ANOTHER publican in East Lancashire has been ordered to turn off the jukebox after being raided by a music industry watchdog.
Background music could become a thing of the past at The Bridge Inn, in Burnley Road, Padiham, unless landlady Beverley McRae brings her licences up-to-date.
Inspectors from royalties collectors Phonographic Performance Ltd (PPL), called at the pub last October and heard tracks like Ace Of Spades by Motorhead, Radioactive by Kings Of Leon, and By The
Way by the Red Hot Chili Peppers being played.
She faces a fine of up to £10,000 and a two-year imprisonment if she disobeys a High Court order, secured by the PPL.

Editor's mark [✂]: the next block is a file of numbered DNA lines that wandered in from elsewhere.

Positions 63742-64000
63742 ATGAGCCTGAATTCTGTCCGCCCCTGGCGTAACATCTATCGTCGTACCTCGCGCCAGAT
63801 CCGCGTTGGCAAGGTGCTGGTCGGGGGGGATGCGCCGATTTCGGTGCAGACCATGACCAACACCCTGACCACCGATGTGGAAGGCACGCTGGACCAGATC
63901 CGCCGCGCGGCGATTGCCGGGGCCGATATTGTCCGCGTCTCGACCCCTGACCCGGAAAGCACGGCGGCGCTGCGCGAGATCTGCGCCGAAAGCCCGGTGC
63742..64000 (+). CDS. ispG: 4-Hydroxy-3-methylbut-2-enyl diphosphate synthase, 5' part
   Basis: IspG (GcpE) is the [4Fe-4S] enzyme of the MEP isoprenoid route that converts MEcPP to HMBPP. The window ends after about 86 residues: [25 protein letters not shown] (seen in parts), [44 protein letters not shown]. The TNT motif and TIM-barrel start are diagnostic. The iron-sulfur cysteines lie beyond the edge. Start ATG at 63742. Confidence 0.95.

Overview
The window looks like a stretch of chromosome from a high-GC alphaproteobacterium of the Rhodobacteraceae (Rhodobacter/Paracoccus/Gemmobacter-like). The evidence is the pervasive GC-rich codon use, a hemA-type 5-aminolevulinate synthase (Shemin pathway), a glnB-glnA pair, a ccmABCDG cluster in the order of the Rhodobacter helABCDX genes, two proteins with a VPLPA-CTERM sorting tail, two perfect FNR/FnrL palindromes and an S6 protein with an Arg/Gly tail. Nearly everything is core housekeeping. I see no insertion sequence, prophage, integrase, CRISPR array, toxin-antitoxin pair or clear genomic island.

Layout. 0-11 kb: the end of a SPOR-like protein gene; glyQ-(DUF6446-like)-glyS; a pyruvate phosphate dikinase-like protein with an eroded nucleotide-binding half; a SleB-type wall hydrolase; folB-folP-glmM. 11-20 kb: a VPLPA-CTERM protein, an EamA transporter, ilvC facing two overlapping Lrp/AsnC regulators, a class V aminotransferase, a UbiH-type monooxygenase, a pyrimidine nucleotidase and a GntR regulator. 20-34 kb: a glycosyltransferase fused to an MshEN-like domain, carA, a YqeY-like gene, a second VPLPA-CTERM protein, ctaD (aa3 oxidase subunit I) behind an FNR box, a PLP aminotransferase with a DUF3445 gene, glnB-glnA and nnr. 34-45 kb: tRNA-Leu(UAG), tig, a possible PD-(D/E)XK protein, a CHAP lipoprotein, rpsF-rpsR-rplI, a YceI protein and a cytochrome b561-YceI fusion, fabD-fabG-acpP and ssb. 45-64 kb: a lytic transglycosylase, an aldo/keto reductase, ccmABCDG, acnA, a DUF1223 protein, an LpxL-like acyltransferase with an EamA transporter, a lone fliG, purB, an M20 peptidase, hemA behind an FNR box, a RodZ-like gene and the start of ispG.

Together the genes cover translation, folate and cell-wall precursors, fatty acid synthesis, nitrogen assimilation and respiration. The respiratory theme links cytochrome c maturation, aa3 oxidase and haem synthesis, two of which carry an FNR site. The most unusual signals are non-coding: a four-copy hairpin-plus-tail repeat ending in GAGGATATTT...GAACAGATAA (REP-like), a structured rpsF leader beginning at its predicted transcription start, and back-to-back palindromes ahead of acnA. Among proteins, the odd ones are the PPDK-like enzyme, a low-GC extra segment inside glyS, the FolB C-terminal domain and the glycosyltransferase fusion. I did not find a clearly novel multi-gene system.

She can also expect a legal bill for £1,686.
Pub and leisure trade bosses have been staging a rearguard action against the PPL licensing system, amid fears fees may rise, as a licensing consultation is ongoing.
The Association of Licensed Multiple Retailers, the Bar Entertainment and Dance Association, the British Beer and Pub Association and the British Hospitality Association have generated a £300,000
fighting fund for those affected.
Pub operators Intertain, which runs bars including Walkabout in Burnley, fear their licensing fees for special events, may rise by 4,000 per cent. Simon Kaye, the firm’s chief operating officer,
said: “The company would not be able to support that level of payment.”
Mrs McRae, who also runs the Dugdale Arms, in Burnley, was unavailable for comment last night.
Colin Paton, the landlord of The Bay Horse in Worsthorne, which was hit by a similar fine last August, said that paying fees to download tracks, and then another performance charge on top, was ‘not